December live cattle finished up $1.15 at $150.25 for the week ended Friday, Sept. 2, pushing closer to its contract high at $152.37, even though dressed cattle prices in the North were estimated $4 lower by DTN. Parts of Texas showed soil moisture improvement the most recent week, but liquidation of the beef cow herd remains a bullish long-term factor for cattle prices. December cattle prices broke below their three-month lows in mid-December, a third failed selling attempt in three years. Three-month price volatility has been unusually low since late March, while prices held sideways, largely ignoring outside market worries about higher interest rates and talk of recession. Technically speaking, December cattle prices have traded above the 100-day average since late July and the weekly relative strength index of 59.8 indicates the path of least resistance remains up.FEEDER CATTLE:
November feeder cattle rebounded from a lower start to the week and finished at $186.25 Friday, a gain of $1.07 on the week. November feeder prices are down from their mid-August high of $191.42 as doubts have grown about this year's U.S. corn yield, but feeder prices have held above their 100-day average since July 11 and survived a test of their one-month low on Monday. Compared to live cattle, feeders suffered more of a loss in April and May but have traded higher since May 20 and have shown slightly higher volatility with the increase in prices, a potentially bullish clue of higher prices ahead. With November feeder cattle prices not far from challenging their contract highs and the relative strength index indicating more progress on up days than down days, the trend remains up with key support at $182.00.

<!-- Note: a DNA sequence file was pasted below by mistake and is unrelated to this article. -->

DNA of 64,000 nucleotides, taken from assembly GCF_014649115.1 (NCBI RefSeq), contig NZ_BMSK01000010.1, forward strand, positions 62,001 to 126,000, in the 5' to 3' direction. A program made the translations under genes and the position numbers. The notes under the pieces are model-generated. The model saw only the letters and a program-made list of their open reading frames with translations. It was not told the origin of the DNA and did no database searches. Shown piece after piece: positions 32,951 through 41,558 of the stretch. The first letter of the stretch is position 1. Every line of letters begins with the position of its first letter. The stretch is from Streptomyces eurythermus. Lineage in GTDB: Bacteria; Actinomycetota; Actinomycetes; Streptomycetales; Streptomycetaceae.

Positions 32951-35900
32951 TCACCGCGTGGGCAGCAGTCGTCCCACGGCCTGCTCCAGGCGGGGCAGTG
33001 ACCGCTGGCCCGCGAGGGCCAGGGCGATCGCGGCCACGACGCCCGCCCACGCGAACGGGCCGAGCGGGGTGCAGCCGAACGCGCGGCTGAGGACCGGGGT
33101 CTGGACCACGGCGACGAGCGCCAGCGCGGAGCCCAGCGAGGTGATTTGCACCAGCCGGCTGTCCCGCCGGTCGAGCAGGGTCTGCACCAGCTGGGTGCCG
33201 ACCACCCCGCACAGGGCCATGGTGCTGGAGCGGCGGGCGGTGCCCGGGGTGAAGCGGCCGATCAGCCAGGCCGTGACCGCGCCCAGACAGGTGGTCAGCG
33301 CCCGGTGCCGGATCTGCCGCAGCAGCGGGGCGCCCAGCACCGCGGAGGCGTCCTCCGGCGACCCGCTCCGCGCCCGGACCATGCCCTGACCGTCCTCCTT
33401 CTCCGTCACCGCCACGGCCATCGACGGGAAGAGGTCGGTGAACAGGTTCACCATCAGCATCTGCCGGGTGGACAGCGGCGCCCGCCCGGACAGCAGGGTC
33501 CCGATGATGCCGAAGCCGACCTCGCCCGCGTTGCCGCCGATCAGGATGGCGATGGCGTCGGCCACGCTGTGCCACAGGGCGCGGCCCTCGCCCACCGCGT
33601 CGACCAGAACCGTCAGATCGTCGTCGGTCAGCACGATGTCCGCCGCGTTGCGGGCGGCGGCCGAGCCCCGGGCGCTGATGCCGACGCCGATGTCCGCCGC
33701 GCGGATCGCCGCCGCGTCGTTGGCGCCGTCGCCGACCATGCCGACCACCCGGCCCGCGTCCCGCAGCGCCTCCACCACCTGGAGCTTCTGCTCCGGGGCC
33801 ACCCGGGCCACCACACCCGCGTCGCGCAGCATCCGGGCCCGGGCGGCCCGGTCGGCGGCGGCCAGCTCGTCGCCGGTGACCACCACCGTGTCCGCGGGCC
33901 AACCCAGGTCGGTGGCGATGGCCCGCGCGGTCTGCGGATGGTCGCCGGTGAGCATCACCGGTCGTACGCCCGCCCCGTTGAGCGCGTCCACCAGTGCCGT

After starting higher Monday and Tuesday, December lean hogs ended the week down 25 cents at $82.70, perilously close to support at the July low of $80.82. Adding to bearish concerns, noncommercials are on the long side of 84,944 hog futures contracts, a lot to liquidate, if new lows were to happen. Cash negotiated prices for hog carcass in Iowa and Minnesota prices have fallen over $32 since Aug. 10, ending at $102.53 Friday, an obviously bearish change in the demand situation for physical hogs. Technically speaking December hogs are in a sideways trading range as long as prices hold above $80.82, but Friday's relative strength index of 44.6 suggests the path of least resistance for hogs has already turned lower.
Comments above are for educational purposes only and are not meant as specific trade recommendations. The buying and selling of grain or grain futures or options involve substantial risk and are not suitable for everyone.
Todd Hultman can be reached at Todd.Hultman@dtn.com .
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